# Combining Two Op-Amp Circuits

Discussion in 'The Projects Forum' started by shaheenster, Mar 13, 2014.

1. ### shaheenster Thread Starter New Member

Mar 13, 2014
6
0
Hey guys, was hoping you could help me figure out a fix.

The circuit on the left takes a signal, amplifies it to saturation of around -5 to 5 volts, and then runs it though a rectifier.

The circuit on the right takes a signal and amplifies it to saturation of 1 to 10 volts.

I want to somehow use the second circuit to amplify the first circuits output from the rectifier to around the same amount (1-10 volts) to power my led strip, but i have no clue how...

Thanks for the help!!!!

2. ### shaheenster Thread Starter New Member

Mar 13, 2014
6
0
Ok so I found out how to connect the recifier to the input of the second amplifier,

Now what Im trying to do is make the circuit run off 1 power supply, rather than two 12 volt power supplies. When I connect the first supply to replace the second circuits supply, the circuit doesnt work. It just outputs a solid 1 volt.

http://i62.tinypic.com/2w6v22q.png

3. ### GRNDPNDR Well-Known Member

Mar 1, 2012
519
15
post the multisim file for me, i'd like to take a look, I think it has something to do with how you're powering the opamps.

Mar 13, 2014
6
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here ya go !

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5. ### kubeek Expert

Sep 20, 2005
5,452
1,036
I am really not sure why would you want to do that. Saturated output will produce a square wave centered around 0V. Now if you full-wave rectify it, what do you get on the output? It will be +5V with very narrow negative goind dips, so almost truly +5V DC. I doubt that is what you really want from that circuit.

6. ### AnalogKid AAC Fanatic!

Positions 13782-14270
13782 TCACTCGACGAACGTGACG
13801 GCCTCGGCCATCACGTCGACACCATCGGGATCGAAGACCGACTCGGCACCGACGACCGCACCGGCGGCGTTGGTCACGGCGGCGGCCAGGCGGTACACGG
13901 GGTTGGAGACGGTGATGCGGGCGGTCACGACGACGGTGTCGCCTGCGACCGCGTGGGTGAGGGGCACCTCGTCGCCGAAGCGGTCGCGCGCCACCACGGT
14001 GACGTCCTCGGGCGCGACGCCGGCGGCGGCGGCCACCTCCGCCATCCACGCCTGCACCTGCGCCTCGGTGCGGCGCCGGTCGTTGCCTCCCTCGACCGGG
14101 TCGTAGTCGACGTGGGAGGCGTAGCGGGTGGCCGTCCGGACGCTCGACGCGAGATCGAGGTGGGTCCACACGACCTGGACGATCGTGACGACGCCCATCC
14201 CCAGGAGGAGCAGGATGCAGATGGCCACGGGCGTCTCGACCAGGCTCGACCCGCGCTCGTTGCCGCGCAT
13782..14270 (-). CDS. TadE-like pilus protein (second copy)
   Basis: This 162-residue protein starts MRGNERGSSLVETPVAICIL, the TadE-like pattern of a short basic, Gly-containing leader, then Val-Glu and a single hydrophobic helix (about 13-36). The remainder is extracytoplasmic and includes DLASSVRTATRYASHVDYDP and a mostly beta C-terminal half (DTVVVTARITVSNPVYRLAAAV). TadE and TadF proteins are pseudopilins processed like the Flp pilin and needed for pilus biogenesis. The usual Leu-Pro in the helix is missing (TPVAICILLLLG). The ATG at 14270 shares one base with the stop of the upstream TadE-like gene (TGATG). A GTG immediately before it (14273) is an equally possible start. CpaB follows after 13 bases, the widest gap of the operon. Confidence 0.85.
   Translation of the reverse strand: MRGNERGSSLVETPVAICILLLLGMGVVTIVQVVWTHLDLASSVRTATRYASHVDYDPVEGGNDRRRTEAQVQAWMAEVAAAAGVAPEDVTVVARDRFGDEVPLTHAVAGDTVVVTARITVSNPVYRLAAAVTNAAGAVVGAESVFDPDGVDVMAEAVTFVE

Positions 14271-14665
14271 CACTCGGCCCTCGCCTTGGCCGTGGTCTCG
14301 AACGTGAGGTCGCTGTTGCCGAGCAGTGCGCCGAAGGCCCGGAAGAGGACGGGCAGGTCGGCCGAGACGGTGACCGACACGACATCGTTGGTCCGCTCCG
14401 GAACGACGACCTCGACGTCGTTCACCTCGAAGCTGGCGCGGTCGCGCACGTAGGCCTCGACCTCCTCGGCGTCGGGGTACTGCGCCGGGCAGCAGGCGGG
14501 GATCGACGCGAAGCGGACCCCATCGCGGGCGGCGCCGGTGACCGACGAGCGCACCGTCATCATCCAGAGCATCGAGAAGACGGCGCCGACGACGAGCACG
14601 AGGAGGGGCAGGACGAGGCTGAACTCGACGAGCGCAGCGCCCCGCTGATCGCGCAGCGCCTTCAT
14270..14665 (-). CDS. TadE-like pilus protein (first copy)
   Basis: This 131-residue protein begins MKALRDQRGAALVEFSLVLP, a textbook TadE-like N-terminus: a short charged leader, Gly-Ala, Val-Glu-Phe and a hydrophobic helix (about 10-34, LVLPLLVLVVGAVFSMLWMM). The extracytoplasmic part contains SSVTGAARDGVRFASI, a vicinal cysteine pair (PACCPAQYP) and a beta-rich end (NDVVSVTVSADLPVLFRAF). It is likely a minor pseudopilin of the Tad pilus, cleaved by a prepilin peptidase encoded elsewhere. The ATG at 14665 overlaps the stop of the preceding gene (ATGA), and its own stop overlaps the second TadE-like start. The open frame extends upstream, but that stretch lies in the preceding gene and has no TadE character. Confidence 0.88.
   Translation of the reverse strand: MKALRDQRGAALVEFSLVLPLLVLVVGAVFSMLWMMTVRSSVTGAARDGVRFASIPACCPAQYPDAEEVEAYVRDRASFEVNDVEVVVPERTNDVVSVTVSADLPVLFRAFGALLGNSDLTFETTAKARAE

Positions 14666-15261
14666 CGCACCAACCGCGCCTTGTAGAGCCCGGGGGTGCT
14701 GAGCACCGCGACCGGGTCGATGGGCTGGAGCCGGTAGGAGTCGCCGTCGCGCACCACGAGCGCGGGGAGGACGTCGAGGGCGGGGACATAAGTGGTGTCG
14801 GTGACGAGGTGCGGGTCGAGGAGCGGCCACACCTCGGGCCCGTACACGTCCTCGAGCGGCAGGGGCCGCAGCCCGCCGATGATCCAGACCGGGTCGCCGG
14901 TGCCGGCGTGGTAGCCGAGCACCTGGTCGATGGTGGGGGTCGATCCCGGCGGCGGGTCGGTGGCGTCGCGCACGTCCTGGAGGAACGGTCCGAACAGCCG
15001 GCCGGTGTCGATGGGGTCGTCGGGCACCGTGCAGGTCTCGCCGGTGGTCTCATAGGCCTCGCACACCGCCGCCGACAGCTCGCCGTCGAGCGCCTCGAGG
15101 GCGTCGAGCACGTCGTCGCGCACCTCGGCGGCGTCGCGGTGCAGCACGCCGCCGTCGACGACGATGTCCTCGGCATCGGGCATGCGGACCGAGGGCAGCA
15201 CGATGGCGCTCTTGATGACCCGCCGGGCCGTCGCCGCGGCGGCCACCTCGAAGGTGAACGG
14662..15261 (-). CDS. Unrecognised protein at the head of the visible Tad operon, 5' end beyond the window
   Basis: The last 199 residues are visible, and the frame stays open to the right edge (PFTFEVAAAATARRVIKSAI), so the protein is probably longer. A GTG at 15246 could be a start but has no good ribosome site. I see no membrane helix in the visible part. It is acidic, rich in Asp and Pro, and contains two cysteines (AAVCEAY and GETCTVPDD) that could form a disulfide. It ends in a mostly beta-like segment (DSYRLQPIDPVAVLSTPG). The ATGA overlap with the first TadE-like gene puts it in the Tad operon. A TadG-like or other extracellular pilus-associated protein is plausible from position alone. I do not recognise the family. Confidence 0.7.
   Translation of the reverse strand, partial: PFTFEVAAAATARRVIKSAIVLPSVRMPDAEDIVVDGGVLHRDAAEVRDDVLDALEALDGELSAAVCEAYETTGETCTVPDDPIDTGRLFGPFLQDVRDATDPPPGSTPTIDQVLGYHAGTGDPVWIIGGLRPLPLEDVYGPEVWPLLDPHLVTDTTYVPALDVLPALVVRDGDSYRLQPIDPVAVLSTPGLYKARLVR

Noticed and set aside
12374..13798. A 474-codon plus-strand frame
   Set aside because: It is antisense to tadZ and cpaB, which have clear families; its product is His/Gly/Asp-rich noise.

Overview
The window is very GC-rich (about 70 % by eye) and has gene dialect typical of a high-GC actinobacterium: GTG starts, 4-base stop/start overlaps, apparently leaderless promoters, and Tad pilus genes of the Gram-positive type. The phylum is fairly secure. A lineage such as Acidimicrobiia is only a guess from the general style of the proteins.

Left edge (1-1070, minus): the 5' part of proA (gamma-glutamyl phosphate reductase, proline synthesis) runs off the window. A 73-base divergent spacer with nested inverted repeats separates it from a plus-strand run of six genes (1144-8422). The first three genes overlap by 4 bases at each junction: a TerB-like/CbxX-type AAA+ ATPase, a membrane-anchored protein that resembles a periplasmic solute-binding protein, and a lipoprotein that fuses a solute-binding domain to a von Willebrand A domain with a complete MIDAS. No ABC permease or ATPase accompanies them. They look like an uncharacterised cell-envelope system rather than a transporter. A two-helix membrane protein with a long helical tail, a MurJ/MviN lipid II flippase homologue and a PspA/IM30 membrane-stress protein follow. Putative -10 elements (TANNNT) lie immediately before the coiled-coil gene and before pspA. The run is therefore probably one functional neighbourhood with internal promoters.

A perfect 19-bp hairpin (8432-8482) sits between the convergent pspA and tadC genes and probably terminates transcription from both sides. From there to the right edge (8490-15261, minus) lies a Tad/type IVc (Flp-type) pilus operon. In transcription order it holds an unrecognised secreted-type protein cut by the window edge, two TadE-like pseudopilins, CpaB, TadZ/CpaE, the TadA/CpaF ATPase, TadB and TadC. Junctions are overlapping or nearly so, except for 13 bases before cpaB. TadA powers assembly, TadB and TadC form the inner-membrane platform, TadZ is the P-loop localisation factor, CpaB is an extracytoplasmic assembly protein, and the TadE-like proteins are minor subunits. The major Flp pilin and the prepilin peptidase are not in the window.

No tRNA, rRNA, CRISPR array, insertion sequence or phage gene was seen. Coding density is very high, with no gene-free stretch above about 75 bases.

Aug 1, 2013
7,558
2,142
What are you trying to achieve? You said something abut powering LEDs. Are you trying to make them blink at 1 Hz? Vary the brightness up and down? Your schematic has enough parts to do several different things; without some direction toward a goal, we can't help much.

ak

7. ### GRNDPNDR Well-Known Member

Mar 1, 2012
519
15
Didn't know it was multisim 13... I'll have to look into upgrading now since my latest version is 12 and I haven't used it in a while.

8. ### shaheenster Thread Starter New Member

Mar 13, 2014
6
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Yep, so my main idea was to take the bass notes of my audio jack output, and use it to drive LEDs with an opamp.

Problem was that since im looking at the really low frequencies, my leds would just end up blinking at around 1-10hz which is not what I wanted. Because of that I added the rectifier and some capacitors to smooth the output to something that is around 3.5 volts dc.

Thing is that the leds are meant to run off 12 volts, so 3.5 is not enough. So the second cricuit was added to make the output from 3 ish volts to around 10 volts which is suitable.

I have this circuit up and running right now and it works perfectly fine. Only problem is that it requires two 12 volt sources. If i try to use a single 12 volt source to power both circuits nothing works, and thats is my problem.

Do you think it may have to do with the crappy voltage divider i used? BTW, any solution is appreciated. I only decided to use these methods because this is the knowledge i have learnt so far in university.

9. ### kubeek Expert

Sep 20, 2005
5,452
1,036
It would be much better if you said what goes in and what comes out. You said that you want really low frequencies to go in, but frankly I have no idea what is your idea of the output. If you can clearly define what the leds should do based on the input then I am pretty sure you will get your answers.

10. ### shaheenster Thread Starter New Member

Mar 13, 2014
6
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I want the LEDs to light up to the tempo of my music's bass coming from my audio jack.

So in the schematic I posted, I gave a simple scenario where the music is giving out a constant bass note at 1 Hz. So the output should be a constant voltage to turn the LED's on.

Tell me if that helped or if u need me to clarify anything else.

11. ### GRNDPNDR Well-Known Member

Mar 1, 2012
519
15
LEDs generally don't run on 12V, they are usually 1.5 - 3 VDC, It's the resistors that determine the voltage.

12. ### shaheenster Thread Starter New Member

Mar 13, 2014
6
0
yep, its just that ive got an led strip here catching dust and id like to use it. I think it was originally meant to be attached to a car so its rated for 12 volts